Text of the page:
Calgary had a weird season. Their head coach Bill Peters resigned after racist remarks from a previous job were unearthed. The team was in a big losing streak at the time of his dismissal, too. After an initial return to 18-19 form under Geoff Ward, the Flames settled as an inconsistent team that could make some noise in the playoffs, but is equally likely to flame out early (no pun intended). Johnny Gaudreau had a disappointing season, but the key to the Flames future is finding a goalie they can trust.
14. Vegas Golden Knights (39-24-8, Average Rank: 12.8)
The Golden Knights were a strong team by underlying numbers all season long. They just weren't getting good enough goaltending from Marc-Andre Fleury and Malcolm Subban to be a top tier team. Many will see the Peter DeBoer hiring as a genius move that changed the team for the better, but if you gave Gerrard Gallant Robin Lehner, the Golden Knights would probably be just as good. Vegas has most of their core locked up long-term and they're starting to accumulate prospects. So long as the Fleury deal doesn't become an albatross (two more years at $7 million), they should be good going forward.
13. Vancouver Canucks (36-27-6, Average Rank: 12.6)
Injuries to star goalie Jacob Markstrom and sniper Brock Boeser down the stretch faded the Canucks playoff chances. Still, the club took a strong step forward this year and should be ready for the next era of being playoff contenders. Boeser, Pettersson, Horvat, Hughes, and more could easily be enough to put them over the top at some point in the near future. So long as Jim Benning doesn't sabotage them by hunting for more veteran presence.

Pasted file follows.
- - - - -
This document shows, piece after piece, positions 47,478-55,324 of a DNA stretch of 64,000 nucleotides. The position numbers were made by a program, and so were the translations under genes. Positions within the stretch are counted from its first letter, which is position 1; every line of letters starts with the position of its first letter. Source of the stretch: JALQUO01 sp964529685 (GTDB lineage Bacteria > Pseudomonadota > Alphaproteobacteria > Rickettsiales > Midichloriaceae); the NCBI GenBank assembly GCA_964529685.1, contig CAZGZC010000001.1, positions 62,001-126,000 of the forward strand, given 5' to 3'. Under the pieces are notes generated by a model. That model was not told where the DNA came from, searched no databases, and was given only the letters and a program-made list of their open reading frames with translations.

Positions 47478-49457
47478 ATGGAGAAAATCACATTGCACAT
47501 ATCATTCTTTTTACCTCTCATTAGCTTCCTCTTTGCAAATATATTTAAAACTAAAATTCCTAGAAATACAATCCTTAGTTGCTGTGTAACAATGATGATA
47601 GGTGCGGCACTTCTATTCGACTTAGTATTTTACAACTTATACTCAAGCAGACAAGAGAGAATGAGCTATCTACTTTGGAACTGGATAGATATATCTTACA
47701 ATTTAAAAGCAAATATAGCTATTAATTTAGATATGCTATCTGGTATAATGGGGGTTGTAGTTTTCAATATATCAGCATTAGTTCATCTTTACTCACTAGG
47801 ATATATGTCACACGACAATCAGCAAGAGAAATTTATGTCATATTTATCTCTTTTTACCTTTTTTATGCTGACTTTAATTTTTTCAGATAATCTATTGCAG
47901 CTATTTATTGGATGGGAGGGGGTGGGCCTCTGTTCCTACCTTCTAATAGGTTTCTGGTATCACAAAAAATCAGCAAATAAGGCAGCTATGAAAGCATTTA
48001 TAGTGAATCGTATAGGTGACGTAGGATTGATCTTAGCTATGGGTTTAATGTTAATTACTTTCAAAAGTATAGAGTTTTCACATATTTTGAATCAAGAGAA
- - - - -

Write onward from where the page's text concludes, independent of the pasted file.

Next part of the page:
12. Toronto Maple Leafs (36-25-9, Average Rank: 12.4)
The Leafs were my preseason Cup winners, and I did everything I could to regard them highly during the season. Twelve is probably a little high considering how frustrating and inconsistent the Leafs were. One night they were putting an eight spot and Freddie Andersen was making a case for the Vezina. The next, their goalies couldn't stop a beach ball and the team couldn't buy a shot, much less a goal, against their AHL affiliate's Zamboni driver. With a tight cap crunch and Tyson Barrie a pending UFA, it will be interesting to see how much Kyle Dubas shakes up this group. Winning their first playoff round since 2004 would soften a tough year for the Leafs, and an even tougher one for their fans.
11. Philadelphia Flyers (41-21-7, Average Rank: 12)